The purpose of this study was to determine the prevalence of peripheral rim instability in discoid lateral meniscus. A consecutive series of 112 patients (128 knees) (mean age 10.0 years [range 1 month to 22 years]) who underwent arthroscopic evaluation and treatment of a discoid lateral meniscus between 1993 and 2001 was reviewed. Of those discoid menisci classified intraoperatively (n = 87), 62.1% (n = 54) were complete discoid lateral menisci and 37.9% (n = 33) were incomplete discoid lateral menisci. An associated meniscal tear was present in 69.5% (n = 89) of all knees studied. Overall, 28.1% (n = 36) of discoid lateral menisci had peripheral rim instability: 47.2% (n = 17) were unstable at the anterior-third peripheral attachment, 11.1% (n = 4) at the middle-third peripheral attachment, and 38.9% (n = 14) at the posterior-third peripheral attachment. Thirty-one of the 36 unstable discoid menisci underwent repair of the peripheral meniscal rim attachment. One patient underwent a complete, open meniscectomy. Peripheral rim instability was significantly more common in complete discoid lateral menisci (38.9% vs. 18.2%; P = 0.043) and in younger patients (8.2 vs. 10.7 years; P = 0.002). The frequency of peripheral instability mandates a thorough assessment of meniscal stability at all peripheral attachments during the arthroscopic evaluation and treatment of discoid lateral meniscus, particularly in complete variants and in younger children.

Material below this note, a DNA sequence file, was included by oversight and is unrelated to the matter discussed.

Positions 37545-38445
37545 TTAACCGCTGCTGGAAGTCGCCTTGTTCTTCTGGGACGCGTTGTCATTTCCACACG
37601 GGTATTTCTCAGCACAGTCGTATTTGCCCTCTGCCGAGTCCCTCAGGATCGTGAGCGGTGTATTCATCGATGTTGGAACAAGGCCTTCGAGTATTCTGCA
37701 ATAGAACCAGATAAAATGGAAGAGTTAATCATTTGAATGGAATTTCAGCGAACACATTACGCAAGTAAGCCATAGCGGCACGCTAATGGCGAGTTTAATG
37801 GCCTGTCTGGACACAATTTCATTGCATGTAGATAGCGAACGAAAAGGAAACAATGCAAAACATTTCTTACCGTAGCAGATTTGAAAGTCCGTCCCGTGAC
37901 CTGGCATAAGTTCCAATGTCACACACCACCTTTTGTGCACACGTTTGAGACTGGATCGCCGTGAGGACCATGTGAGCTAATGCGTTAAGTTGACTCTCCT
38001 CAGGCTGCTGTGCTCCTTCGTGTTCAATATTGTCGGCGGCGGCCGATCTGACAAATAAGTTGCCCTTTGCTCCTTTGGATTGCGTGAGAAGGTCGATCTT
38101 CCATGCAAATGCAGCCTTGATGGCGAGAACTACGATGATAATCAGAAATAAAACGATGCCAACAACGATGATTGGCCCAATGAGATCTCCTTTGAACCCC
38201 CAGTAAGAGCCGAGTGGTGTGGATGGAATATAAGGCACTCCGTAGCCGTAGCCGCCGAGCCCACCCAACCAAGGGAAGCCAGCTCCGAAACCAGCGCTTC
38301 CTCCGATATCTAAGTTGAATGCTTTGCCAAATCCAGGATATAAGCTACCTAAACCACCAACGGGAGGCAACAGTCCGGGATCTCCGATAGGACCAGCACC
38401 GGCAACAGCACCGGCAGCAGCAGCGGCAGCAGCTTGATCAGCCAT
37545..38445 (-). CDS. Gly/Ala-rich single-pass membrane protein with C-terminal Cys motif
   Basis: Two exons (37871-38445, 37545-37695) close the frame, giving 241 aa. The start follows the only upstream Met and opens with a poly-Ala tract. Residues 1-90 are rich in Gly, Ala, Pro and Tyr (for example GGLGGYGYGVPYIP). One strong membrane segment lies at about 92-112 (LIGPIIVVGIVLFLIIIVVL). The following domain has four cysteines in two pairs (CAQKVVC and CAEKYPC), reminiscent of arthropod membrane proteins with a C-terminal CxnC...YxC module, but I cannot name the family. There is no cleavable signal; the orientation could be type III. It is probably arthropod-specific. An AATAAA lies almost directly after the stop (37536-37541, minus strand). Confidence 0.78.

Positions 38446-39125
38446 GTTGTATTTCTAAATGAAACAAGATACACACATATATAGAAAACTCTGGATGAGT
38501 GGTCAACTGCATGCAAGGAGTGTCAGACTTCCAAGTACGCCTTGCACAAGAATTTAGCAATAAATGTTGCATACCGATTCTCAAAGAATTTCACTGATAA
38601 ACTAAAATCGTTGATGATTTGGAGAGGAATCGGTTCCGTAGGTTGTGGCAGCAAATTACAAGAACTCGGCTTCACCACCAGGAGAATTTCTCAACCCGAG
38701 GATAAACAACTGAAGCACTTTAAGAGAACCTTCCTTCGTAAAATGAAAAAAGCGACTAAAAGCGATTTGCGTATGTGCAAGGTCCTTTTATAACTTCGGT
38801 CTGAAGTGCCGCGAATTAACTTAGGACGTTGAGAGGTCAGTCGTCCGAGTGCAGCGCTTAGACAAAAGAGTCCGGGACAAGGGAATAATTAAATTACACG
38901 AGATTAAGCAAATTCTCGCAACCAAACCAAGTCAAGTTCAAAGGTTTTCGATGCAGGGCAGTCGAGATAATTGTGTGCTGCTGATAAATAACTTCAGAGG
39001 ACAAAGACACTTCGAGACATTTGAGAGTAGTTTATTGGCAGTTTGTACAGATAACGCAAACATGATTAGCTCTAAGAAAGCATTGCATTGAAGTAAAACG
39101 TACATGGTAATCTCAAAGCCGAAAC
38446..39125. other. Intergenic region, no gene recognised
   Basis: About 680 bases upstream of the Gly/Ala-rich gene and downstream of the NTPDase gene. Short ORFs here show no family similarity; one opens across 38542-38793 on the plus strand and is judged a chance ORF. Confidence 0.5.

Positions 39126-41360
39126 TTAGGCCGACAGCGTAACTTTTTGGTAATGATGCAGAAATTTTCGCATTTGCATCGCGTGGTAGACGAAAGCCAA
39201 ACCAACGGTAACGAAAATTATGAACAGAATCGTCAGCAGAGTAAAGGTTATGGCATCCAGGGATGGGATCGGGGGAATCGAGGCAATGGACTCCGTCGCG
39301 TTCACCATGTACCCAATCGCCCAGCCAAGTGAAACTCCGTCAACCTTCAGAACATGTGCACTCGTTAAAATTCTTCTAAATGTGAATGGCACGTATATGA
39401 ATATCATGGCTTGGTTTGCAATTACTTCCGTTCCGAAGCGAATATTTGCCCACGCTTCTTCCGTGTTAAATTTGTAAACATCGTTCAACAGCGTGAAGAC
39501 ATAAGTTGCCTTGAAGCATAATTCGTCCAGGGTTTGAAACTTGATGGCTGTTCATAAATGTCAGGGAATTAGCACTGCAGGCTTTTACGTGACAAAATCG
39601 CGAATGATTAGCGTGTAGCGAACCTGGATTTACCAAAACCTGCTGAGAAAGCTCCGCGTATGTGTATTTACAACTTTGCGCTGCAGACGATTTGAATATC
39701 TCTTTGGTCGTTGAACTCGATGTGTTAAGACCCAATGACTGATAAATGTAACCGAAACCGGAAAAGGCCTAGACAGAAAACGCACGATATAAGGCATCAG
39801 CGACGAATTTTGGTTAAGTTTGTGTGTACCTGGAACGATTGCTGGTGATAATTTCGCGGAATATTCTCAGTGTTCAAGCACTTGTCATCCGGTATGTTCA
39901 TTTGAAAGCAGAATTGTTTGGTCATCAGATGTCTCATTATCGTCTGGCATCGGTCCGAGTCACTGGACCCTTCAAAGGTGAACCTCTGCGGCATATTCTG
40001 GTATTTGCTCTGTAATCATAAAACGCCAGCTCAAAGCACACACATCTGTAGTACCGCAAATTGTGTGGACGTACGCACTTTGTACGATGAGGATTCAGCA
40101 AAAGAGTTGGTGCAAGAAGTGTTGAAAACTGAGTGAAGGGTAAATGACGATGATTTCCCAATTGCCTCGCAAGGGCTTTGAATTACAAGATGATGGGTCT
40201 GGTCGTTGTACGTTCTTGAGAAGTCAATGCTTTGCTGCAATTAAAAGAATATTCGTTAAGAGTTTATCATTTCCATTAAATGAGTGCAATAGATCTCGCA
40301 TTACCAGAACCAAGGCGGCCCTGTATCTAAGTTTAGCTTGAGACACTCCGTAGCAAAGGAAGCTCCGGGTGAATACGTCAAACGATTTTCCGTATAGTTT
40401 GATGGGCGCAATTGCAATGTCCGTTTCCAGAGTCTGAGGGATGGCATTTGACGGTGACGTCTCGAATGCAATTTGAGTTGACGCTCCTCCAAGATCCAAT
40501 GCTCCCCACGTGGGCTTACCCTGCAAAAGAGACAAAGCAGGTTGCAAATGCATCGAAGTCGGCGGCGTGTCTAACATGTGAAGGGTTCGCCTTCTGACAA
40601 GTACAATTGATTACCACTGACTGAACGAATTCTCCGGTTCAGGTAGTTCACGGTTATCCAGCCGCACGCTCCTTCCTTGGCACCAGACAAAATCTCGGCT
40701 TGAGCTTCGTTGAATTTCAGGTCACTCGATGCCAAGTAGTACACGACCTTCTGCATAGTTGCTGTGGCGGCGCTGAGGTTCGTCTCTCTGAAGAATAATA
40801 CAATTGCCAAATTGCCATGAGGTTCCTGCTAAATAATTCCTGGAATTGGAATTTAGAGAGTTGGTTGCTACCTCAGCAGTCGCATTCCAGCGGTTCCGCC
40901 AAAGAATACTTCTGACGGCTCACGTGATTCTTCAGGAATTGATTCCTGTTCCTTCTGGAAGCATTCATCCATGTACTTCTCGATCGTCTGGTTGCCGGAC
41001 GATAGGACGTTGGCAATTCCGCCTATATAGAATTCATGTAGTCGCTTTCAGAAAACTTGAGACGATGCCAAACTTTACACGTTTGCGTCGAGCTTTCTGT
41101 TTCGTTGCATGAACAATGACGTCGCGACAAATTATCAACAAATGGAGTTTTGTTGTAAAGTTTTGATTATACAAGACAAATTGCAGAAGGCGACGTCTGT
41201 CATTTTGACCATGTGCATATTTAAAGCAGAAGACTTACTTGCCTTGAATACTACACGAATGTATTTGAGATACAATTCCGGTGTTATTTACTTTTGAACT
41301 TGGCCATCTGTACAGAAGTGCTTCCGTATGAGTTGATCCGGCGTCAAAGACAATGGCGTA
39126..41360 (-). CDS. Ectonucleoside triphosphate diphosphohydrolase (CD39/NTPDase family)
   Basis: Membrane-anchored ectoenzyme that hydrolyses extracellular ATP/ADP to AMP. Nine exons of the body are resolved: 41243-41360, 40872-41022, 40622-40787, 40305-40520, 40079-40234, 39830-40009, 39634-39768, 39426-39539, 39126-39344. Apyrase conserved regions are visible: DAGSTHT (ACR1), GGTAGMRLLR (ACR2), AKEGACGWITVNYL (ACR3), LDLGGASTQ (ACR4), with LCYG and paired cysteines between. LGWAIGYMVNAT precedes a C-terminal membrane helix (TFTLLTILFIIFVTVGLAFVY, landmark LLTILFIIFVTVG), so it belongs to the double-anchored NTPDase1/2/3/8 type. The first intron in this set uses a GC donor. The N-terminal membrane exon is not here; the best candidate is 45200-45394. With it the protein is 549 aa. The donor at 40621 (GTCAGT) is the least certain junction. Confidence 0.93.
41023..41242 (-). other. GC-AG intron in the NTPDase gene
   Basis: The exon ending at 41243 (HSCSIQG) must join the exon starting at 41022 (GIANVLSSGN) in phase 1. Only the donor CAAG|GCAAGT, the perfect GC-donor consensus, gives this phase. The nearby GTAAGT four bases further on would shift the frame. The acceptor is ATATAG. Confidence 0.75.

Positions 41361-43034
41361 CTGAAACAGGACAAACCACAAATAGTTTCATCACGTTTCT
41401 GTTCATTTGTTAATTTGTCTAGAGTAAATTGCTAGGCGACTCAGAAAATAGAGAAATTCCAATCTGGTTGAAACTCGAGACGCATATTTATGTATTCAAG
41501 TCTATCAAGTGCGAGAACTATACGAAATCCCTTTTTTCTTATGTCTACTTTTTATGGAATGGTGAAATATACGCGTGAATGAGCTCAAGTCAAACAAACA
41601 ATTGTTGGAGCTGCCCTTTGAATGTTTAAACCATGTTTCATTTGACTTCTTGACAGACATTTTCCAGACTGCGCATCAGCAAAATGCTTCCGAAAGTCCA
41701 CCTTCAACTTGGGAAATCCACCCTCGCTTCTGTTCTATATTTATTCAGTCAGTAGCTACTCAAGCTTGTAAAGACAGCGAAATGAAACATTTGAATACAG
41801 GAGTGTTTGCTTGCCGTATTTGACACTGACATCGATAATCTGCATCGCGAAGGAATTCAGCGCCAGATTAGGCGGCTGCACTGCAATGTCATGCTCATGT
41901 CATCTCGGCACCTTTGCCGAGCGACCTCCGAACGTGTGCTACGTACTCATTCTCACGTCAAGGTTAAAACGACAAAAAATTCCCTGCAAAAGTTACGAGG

Study conducted at Children's Hospital, Boston, Massachusetts.
From the *Department of Orthopaedic Surgery, Columbus Children's Hospital, Greater Ohio Orthopaedic Surgeons, Inc., Columbus, Ohio; †Department of Orthopaedic Surgery, Children's Hospital, Boston, Massachusetts.
None of the authors received financial support for this study.
Reprints: Kevin E. Klingele, MD, Department of Orthopaedic Surgery, Columbus Children's Hospital, Greater Ohio Orthopaedic Surgeons, Inc., 259 Taylor Station Road, Columbus, OH 43213 (e-mail: email@example.com).